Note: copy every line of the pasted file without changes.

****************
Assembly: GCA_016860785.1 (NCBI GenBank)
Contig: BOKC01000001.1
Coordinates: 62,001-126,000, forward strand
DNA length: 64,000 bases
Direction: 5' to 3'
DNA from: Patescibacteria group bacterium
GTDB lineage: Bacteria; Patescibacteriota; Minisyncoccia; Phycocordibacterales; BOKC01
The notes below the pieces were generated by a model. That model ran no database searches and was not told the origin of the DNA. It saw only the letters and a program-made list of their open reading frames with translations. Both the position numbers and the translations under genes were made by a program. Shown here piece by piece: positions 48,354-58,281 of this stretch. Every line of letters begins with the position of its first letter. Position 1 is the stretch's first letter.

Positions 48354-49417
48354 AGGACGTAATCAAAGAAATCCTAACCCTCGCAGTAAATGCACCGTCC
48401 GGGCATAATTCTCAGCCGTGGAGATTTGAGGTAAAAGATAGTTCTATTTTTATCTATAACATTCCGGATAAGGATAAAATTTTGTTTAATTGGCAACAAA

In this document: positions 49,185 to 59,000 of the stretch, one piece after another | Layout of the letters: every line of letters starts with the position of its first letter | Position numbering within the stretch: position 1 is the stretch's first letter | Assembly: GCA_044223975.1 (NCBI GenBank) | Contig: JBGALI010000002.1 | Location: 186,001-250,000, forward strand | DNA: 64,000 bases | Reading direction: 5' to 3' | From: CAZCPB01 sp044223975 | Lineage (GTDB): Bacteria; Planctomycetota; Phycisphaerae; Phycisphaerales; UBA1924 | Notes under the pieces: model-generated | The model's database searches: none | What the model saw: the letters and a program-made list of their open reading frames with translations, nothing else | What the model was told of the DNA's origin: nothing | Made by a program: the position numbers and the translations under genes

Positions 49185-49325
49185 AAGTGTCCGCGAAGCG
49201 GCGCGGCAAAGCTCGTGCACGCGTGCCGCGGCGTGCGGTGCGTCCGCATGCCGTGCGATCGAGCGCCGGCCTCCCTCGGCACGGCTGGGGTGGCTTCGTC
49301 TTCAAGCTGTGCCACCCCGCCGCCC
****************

Assembly: GCA_016860785.1 (NCBI GenBank)
Contig: BOKC01000001.1
Coordinates: 62,001-126,000, forward strand
DNA length: 64,000 bases
Direction: 5' to 3'
DNA from: Patescibacteria group bacterium
GTDB lineage: Bacteria; Patescibacteriota; Minisyncoccia; Phycocordibacterales; BOKC01
The notes below the pieces were generated by a model. That model ran no database searches and was not told the origin of the DNA. It saw only the letters and a program-made list of their open reading frames with translations. Both the position numbers and the translations under genes were made by a program. Shown here piece by piece: positions 48,354-58,281 of this stretch. Every line of letters begins with the position of its first letter. Position 1 is the stretch's first letter.

Positions 48354-49417
48354 AGGACGTAATCAAAGAAATCCTAACCCTCGCAGTAAATGCACCGTCC
48401 GGGCATAATTCTCAGCCGTGGAGATTTGAGGTAAAAGATAGTTCTATTTTTATCTATAACATTCCGGATAAGGATAAAATTTTGTTTAATTGGCAACAAA

In this document: positions 49,185 to 59,000 of the stretch, one piece after another | Layout of the letters: every line of letters starts with the position of its first letter | Position numbering within the stretch: position 1 is the stretch's first letter | Assembly: GCA_044223975.1 (NCBI GenBank) | Contig: JBGALI010000002.1 | Location: 186,001-250,000, forward strand | DNA: 64,000 bases | Reading direction: 5' to 3' | From: CAZCPB01 sp044223975 | Lineage (GTDB): Bacteria; Planctomycetota; Phycisphaerae; Phycisphaerales; UBA1924 | Notes under the pieces: model-generated | The model's database searches: none | What the model saw: the letters and a program-made list of their open reading frames with translations, nothing else | What the model was told of the DNA's origin: nothing | Made by a program: the position numbers and the translations under genes

Positions 49185-49325
49185 AAGTGTCCGCGAAGCG
49201 GCGCGGCAAAGCTCGTGCACGCGTGCCGCGGCGTGCGGTGCGTCCGCATGCCGTGCGATCGAGCGCCGGCCTCCCTCGGCACGGCTGGGGTGGCTTCGTC
49301 TTCAAGCTGTGCCACCCCGCCGCCC